NEW YORK (TheStreet) -- Argentina defaults, and the cycle repeats once again, exactly as before. After defaulting, the government pegs to the dollar, as tracked in the PowerShares DB U.S. Dollar Index Bullish (UUP). Then it spends too much money buying votes, prints money to compensate (currency devaluation, no more peg), inflation results, the printing presses are shut on the verge of hyperinflation, government can't pay its debts, it defaults, and everyone loses their savings and starts over, Fight Club style. Then someone else is elected and promises to peg to the dollar, and everything happens again.

According to PriceStats, which tracks hundreds of millions of prices online, monthly price inflation hit a high of 6.321% on March 2, 2014. That put annual price inflation at 76% at its peak. Inflation enables a government to pay its debts, but hyperinflation destroys everything.

If Argentina didn't stop printing then, the Argentine Peso would have become totally worthless, so it had no choice. And it defaulted.

In order for an economy to function on the most basic level, prices have to mean something. They have to make sense -- calculate values of scarce resources accurately in order to allocate them in the most efficient way. In order for them to make sense, they have to relate to something that represents the actual market. So Argentina will have to peg to the dollar once again. More precisely, it will have to peg to something with a recognized value, or its economy will not function. It can't just hand out new pesos and say "Whatever." Nobody would know what to do with them.

Austrian School economist Ludwig Von Mises called this the Monetary Regression Theorem. In order for a money to work, there has to be an existing array of prices recognized for that money in the market already. Otherwise, nothing would make any sense. You can't just have a Master of Coin from the government, go ahead and declare what prices are for everything and start handing out tickets. If that were to work at all, his price declaration would have to reflect an array already in existence. It can't be conjured out of sheer government will.

So how was money originally established then? It seems like an infinite regress. The answer is, as a commodity. Commodities were traded for goods in a barter system, out of which one or two commodities eventually came to be traded more than any other, organically. There were the money commodities, which usually ended up being gold or silver. Money evolved from there, without governments, without any central planning of any kind.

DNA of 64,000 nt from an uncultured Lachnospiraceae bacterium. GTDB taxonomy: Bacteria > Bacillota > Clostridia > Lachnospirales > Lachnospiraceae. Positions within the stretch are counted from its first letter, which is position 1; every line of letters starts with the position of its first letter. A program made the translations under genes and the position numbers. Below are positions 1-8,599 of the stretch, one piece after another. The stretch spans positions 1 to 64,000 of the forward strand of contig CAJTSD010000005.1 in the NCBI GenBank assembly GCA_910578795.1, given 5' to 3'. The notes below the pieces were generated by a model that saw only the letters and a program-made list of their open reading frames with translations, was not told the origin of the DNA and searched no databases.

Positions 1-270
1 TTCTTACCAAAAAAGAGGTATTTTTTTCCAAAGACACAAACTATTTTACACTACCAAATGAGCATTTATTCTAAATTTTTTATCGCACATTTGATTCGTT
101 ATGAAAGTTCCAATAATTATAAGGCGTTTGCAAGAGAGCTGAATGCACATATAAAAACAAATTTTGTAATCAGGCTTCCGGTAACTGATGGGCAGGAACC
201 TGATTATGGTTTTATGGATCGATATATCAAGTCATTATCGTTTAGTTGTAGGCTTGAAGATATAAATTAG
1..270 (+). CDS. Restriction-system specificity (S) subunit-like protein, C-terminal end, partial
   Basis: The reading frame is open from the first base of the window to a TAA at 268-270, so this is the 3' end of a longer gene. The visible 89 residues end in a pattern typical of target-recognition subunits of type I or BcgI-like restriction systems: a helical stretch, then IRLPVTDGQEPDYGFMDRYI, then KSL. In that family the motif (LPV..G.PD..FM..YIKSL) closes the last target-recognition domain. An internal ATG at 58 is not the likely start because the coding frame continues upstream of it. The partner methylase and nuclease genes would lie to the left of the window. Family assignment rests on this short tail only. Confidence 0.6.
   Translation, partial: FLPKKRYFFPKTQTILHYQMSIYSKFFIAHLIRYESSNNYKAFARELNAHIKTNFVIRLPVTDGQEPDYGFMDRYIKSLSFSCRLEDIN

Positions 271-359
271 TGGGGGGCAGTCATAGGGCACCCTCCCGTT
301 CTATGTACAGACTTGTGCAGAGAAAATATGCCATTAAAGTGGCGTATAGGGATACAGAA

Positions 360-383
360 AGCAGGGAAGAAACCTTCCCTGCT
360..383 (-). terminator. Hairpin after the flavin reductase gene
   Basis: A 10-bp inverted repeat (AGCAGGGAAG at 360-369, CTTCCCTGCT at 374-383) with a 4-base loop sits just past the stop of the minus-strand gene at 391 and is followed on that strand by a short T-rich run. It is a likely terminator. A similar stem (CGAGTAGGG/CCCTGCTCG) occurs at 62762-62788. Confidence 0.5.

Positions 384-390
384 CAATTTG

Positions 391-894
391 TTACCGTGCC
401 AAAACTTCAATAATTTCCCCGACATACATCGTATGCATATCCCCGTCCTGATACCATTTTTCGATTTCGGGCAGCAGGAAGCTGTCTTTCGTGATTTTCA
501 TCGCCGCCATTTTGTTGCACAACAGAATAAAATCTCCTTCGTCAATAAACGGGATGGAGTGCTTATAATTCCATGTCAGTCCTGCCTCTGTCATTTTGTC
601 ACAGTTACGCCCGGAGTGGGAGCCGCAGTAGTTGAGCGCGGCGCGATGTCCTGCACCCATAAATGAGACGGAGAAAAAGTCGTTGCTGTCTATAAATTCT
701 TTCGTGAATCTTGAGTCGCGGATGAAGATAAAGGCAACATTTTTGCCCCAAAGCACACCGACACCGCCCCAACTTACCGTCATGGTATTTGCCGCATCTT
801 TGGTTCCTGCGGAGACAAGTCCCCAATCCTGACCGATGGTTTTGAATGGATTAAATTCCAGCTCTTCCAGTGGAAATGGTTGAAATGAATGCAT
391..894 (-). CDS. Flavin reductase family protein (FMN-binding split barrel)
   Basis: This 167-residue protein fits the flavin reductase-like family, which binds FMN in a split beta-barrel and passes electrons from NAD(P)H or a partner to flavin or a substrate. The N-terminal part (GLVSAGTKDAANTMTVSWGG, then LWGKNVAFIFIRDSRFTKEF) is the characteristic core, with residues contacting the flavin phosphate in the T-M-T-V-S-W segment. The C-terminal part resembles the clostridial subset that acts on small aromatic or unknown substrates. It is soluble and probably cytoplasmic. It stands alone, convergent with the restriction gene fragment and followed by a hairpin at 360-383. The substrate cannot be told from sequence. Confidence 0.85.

Nowadays, the dollar has taken the place of gold or silver, because ironically, the U.S. dollar is the gold standard of fiat money.

This raises a scary question. What happens if the U.S. defaults? The national debt keeps rising, and the possibility of paying it back keeps falling by the year. How will it re-establish a monetary order? The dollar can't peg to the dollar. The only answer, in the end, is a commodity with a recognized value in terms of other commodities. It will probably be gold or silver, the two commodities that have always ended up as money throughout human history.


It won't be able to peg to a different currency, because the dollar as the world's reserve currency serves as a fiat anchor to the value of other fiat currencies, give or take a little floating in the exchange rates.

So for now, Argentina can peg to the dollar, and it will. And it will likely spend too much money once again, print more money and default again. And it will continue doing this, until the U.S.'s own printing schemes come back to bite it. Then the entire global monetary system will have to be commodity based, as it was prior to 1971.

We're coming up on the 43rd anniversary of universal fiat money in two weeks. On Aug. 15, 1971, Nixon ended the convertibility of the dollar into a fixed amount of gold. In my opinion, that is equivalent to defaulting on the U.S.'s gold debt.

How much longer will the fiat system last until there is a default on the paper dollar debt as well? That is the ultimate question.

This article is commentary by an independent contributor, separate from TheStreet's regular news coverage.

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